Has NPA recognition by banks post AQR complete or is it just a myth?
Gross NPAs of 21 banks have reached to 8.07% in June 2017 compared to 6.96% in June 2016 and 3.92% in June 2015.
- 21 Banks gross NPAs rose to 8.07% in June 2017
- Provisions grew by 22.9% in Q1FY18
- PSBs three times higher than private banks in gross NPAs during
With the end of Asset Quality Review (AQR) in March 2017, it was expected that recognition of bank's non-performing assets (NPAs) must have been complete – leaving better room for resolution of the problem.
First quarter of fiscal year 2017 – 18 (Q1FY18) has begun and a list of 24 banks (10 public sector banks and 14 private banks) have already presented their financial performance.
Banks have conducted the AQR between August 2016 and March 2017 where they were asked to recognise three kinds of loans which included NPAs, restructured loans and projects that did not begin on time.
During Q1FY18, gross NPAs of these banks in value term rose by 25.8% to Rs 3,33,605 crore compared to Rs 2,65,124 crore in the corresponding period. In percentage terms, gross NPAs which stood at 3.92% in June 2015, 6.96% in June 2016 have reached to 8.07% in June 2017.
Care Ratings, in its report said, “Gross NPAs increased at a much lower rate in Q1 FY18 as compared to Q1 FY17 as many banks have been cautious in lending on account of higher stressed assets in the past few quarters.”
Gross NPA ratio of PSBs are nearly 3 times that of the private banks as on June 2017. NPAs of PSBs are presently at 13.09% while that of private stood at just 4.10% by end of Q1FY18.
Between June 2016 – June 2017, NPAs of PSBs has risen by nearly 2%, while of private banks by just 1%. This indicates that PSBs appear to be more stressed than private banks.
According to Care Ratings, the NPA reconciliation process was to be completed by March 2017; however NPAs continue to be high as of June 2017. This may be on account of two factors – the NPA reconciliation process is still going on and New (incremental) NPAs are still being generated.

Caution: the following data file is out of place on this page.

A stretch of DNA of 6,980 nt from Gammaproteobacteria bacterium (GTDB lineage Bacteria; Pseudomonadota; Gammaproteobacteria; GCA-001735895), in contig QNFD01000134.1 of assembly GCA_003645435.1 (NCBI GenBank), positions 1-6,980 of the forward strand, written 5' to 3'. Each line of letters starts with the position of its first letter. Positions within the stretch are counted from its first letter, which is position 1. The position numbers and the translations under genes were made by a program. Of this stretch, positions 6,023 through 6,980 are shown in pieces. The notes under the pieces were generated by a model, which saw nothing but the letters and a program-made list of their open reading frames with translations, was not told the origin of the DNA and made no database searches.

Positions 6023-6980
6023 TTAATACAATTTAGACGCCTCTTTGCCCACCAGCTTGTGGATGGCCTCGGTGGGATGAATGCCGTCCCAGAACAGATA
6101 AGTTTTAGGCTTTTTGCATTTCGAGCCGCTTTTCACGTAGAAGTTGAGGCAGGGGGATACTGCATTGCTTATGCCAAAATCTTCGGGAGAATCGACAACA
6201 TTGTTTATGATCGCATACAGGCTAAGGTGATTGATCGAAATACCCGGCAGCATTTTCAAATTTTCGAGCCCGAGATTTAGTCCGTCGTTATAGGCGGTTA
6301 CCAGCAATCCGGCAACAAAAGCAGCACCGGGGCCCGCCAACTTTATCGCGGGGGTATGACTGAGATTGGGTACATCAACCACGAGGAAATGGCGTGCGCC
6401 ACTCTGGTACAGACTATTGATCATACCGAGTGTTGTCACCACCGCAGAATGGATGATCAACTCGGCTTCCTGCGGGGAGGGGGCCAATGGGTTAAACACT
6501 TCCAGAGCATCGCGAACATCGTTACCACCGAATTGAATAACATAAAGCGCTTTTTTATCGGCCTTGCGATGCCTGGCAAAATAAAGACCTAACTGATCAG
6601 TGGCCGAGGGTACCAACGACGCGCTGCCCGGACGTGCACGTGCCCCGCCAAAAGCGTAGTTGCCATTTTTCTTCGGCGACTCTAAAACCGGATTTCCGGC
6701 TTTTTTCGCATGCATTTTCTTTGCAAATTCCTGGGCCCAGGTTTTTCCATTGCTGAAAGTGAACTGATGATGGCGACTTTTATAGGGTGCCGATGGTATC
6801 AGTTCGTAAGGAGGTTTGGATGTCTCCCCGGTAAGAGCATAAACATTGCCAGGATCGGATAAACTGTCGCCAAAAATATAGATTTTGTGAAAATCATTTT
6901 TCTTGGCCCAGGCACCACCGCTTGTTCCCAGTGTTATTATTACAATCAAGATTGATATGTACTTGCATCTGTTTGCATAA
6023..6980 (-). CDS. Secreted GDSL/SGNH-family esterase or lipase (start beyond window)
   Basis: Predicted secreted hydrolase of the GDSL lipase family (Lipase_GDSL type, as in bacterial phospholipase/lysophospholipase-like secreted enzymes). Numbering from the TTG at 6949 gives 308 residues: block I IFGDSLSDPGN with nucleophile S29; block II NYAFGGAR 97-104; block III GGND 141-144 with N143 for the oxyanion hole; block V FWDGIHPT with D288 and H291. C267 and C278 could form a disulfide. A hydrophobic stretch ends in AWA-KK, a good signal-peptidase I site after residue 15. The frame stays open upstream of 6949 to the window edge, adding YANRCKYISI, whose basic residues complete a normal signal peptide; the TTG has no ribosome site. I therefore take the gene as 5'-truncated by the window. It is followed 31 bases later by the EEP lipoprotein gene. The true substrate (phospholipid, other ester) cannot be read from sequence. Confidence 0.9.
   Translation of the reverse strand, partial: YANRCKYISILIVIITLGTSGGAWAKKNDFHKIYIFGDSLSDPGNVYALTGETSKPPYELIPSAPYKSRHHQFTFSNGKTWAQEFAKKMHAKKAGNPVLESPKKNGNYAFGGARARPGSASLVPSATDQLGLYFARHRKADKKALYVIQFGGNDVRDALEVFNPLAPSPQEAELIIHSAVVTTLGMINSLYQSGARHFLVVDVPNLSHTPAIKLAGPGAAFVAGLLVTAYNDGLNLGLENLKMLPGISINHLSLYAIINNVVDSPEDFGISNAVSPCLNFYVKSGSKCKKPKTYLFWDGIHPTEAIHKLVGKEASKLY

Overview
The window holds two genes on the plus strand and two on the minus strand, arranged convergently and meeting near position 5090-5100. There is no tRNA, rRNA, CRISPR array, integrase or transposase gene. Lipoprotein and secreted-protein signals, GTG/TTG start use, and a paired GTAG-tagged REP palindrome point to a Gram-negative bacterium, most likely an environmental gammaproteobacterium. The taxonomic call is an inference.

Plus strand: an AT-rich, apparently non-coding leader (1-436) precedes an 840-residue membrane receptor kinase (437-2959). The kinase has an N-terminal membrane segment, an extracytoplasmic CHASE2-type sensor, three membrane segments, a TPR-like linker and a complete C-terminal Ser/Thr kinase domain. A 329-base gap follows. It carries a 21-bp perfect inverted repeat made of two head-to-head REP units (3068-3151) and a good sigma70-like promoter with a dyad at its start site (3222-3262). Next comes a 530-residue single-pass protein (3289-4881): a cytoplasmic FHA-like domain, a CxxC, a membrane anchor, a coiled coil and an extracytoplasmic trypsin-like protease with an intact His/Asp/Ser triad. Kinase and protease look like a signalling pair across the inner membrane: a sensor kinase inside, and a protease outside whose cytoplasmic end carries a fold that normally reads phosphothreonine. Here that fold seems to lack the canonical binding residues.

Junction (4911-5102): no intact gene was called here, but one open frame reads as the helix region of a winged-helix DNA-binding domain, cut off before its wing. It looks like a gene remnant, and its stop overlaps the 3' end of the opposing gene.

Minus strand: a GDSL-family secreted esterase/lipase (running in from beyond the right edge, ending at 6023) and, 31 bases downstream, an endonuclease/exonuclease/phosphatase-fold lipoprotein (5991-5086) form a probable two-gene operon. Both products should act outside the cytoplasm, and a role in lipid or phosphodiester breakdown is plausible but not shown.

The Reserve Bank of India itself thinks that NPAs of banking universe will go up by end of March 2018. On June 30, RBI warned stating that asset quality of banks continued to remain weak with gross non-performing loans rising to 9.6% in the year to March 2017 and may rise to 10.2% by next March.
By end of FY17, banks had gross non-performing assets (NPAs) of 9.5% of gross advances valuing up to Rs 7.65 lakh crore. GNPAs of a total 21 PSBs stood at Rs 6.19 lakh crore, rising by 19.96% compared to Rs 5.16 lakh crore in the similar period of the previous year.
RBI's financial stability report showed that although there is a fall in stressed advances ratio in agriculture, services and retail sectors, the stressed advances ratio in industry sector, however, rose from 22.3% to 23%, mainly on account of sub-sectors such as cement, vehicle, mining & quarrying and basic metals.
“The stress test indicated that under the baseline scenario, the average GNPA ratio of all commercial banks may increase from 9.6% in March 2017 to 10.2% by March 2018,” added the report.
India Ratings earlier stated that banks have been sitting on unrecognised stressed loans worth Rs 7.7 lakh crore including both corporates and SME debt – which holds 22% of total bank credit.
It expects impaired assets to peak at 12.5%-13% by FY18/FY19 while credit costs will show an extended recovery period as a large proportion of the recently acquired higher–bucket non-performing loans keep aging.
At the same time, provisions also increased but at lower rate. Q1FY18 saw provisions of Rs 21,415 crore, increasing by 22.9% compared to Rs 17,430 crore a year ago same period. This is lower compared to 59.2% rise in Q1FY16 provisions from Rs 10,949 crore in Q1FY15.
Clyton Fernandes Vice President - Institutional Research, Systematix said, "We expect asset quality issues for the sector to have continued, given the persistent weak macro-economic environment, leading to further provisioning for NPAs arising from restructured loans and for fresh slippages. Thus, we expect credit costs to remain high for most banks, though lower yoy."
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